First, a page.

Advanced Search
MyIDEAS: Login

GINI Country Report: Growing Inequalities and their Impacts in Spain

Contents:

Author Info

  • Ada Ferrer-i-carbonell

    ()
    (Campus U.A.B., Institut d'Anàlisi Econòmica, IAE(CSIC))

  • X. Ramos
  • M. Oviedo
Registered author(s):

    Abstract

    In contrast with many other European and OECD countries, Spain’s income inequality has decreased over the last 30 years. Nevertheless, Spain is still among the most unequal countries in the EU15, as it started from a fairly disadvantaged situation. Spain’s inequality indices are typically larger than those of countries such as Denmark, Norway, Finland, Sweden, Belgium, the Netherlands, France, and Germany and many East European countries. The overall picture is fairly clear: since 1985, and with the exception of two recession episodes, Spain has seen a pronounced income inequality reduction. During these two periods of economic downturn inequality increases, but this only partly offsets the previous reduction. Notwithstanding this, the current deep economic recession may change the picture for the coming years. An important source of this income inequality reduction has been earnings compression, partly due to falling upper secondary and tertiary education premium. In addition, Spanish changes in the tax system (increased progressivity and broader tax base) and the large increase in redistributive social expenditures (1980-1995) have also contributed to inequality reduction. Income maintenance (notably pensions and unemployment benefits) and health represent the largest share of social expenditures. Regional inequalities have also decreased over the years: although the convergence rate has not been constant, disparities have decreased over the period of interest. Nevertheless, some social inequalities, such as health, still have an important regional component.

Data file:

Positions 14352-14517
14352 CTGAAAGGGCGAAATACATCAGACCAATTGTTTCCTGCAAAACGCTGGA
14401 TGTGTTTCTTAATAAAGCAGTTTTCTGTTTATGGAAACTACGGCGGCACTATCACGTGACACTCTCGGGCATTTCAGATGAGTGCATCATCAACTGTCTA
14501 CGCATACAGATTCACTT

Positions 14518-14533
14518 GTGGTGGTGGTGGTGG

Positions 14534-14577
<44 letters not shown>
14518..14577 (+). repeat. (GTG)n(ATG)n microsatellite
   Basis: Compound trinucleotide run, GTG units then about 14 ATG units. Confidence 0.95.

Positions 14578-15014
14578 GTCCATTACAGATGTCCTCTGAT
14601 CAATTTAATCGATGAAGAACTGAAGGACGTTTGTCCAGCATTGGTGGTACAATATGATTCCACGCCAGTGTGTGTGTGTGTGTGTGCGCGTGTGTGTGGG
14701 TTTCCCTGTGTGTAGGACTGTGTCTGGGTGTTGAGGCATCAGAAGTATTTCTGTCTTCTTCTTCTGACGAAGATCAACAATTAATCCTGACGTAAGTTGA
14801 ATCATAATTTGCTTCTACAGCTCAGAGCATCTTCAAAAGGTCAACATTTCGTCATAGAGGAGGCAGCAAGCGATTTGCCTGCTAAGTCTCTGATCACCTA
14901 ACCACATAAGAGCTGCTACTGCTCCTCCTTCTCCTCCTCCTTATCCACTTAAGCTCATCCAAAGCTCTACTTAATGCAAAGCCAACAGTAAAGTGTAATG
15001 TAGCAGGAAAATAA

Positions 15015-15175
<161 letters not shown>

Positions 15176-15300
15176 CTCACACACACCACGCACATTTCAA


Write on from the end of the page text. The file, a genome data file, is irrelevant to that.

Download Info

    If you experience problems downloading a file, check if you have the proper application to view it first. In case of further problems read the IDEAS help page. Note that these files are not on the IDEAS site. Please be patient as the files may be large.
    File URL: http://www.uva-aias.net/uploaded_files/publications/Spain.pdf
    Download Restriction: no

    Bibliographic Info

    Paper provided by AIAS, Amsterdam Institute for Advanced Labour Studies in its series GINI Country Reports with number spain.

    as in new window
    Length:
    Date of creation: Apr 2013
    Date of revision:
    Handle: RePEc:aia:ginicr:spain

    Contact details of provider:
    Postal: Nieuwe Prinsengracht 130, 1018 VZ Amsterdam
    Phone: +31-20-5254199
    Fax: +31-20-5254301
    Email:
    Web page: http://www.uva-aias.net
    More information through EDIRC

    Related research

    Keywords:

    References

    References listed on IDEAS
    Please report citation or reference errors to , or , if you are the registered author of the cited work, log in to your RePEc Author Service profile, click on "citations" and make appropriate adjustments.:
    as in new window